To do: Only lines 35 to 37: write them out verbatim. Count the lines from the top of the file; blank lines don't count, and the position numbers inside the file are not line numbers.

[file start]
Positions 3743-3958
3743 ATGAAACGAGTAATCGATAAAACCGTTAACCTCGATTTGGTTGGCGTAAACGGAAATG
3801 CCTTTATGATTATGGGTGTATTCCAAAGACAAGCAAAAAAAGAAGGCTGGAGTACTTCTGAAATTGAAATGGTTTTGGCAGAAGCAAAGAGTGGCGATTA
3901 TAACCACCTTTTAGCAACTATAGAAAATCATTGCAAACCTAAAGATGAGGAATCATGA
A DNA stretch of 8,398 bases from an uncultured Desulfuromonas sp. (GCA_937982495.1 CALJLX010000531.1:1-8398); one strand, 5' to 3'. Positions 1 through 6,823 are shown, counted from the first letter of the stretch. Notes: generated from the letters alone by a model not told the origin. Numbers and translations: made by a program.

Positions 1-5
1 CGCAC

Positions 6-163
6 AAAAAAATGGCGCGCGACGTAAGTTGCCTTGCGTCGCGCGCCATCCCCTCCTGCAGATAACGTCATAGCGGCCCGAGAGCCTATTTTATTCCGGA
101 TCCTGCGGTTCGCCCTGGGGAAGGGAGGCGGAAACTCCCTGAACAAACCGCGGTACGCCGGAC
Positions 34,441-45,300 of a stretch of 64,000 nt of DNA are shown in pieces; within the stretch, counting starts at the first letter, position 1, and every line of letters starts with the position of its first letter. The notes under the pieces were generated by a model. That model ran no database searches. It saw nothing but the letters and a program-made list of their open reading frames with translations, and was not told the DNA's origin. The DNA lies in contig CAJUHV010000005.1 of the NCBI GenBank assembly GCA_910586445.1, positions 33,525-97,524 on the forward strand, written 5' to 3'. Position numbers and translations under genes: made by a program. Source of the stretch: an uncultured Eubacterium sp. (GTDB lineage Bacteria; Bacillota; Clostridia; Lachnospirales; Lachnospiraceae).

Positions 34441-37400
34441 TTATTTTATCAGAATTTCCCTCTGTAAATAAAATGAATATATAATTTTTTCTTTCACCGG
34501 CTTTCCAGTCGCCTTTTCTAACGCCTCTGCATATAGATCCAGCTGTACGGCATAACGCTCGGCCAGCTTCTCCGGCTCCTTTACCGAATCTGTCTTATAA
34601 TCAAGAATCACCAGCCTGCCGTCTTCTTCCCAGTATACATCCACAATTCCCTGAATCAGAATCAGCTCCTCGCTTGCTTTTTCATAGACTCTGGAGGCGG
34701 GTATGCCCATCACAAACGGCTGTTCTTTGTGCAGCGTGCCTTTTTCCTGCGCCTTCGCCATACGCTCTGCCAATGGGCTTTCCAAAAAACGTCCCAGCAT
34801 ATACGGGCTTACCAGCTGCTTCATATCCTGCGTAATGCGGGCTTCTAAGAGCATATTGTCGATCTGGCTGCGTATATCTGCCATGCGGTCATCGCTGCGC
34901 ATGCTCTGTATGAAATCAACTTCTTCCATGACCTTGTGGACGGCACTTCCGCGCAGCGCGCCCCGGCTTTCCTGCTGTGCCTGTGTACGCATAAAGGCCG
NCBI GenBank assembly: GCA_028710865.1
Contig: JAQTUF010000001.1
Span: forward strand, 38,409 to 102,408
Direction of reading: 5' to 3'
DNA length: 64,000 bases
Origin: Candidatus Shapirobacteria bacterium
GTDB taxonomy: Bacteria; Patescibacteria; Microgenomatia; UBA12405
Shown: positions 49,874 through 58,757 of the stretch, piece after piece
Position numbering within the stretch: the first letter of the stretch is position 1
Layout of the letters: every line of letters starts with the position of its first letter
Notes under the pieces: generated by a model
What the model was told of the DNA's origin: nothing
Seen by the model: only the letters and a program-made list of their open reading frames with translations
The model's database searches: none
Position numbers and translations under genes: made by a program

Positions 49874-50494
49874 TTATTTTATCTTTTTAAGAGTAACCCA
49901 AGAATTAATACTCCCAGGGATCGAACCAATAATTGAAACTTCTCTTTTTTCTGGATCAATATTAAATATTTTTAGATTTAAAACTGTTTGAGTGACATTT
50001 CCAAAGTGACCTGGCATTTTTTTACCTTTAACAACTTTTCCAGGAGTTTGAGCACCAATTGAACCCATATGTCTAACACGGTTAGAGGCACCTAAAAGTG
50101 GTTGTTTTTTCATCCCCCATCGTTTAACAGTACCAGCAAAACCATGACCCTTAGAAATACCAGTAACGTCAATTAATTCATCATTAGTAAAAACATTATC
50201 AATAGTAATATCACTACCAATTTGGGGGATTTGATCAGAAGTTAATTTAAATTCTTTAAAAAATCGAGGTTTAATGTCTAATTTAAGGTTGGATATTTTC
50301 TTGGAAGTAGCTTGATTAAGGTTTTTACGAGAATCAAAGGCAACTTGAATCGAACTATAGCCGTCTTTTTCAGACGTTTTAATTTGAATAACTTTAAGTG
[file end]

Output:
49874 TTATTTTATCTTTTTAAGAGTAACCCA
49901 AGAATTAATACTCCCAGGGATCGAACCAATAATTGAAACTTCTCTTTTTTCTGGATCAATATTAAATATTTTTAGATTTAAAACTGTTTGAGTGACATTT
50001 CCAAAGTGACCTGGCATTTTTTTACCTTTAACAACTTTTCCAGGAGTTTGAGCACCAATTGAACCCATATGTCTAACACGGTTAGAGGCACCTAAAAGTG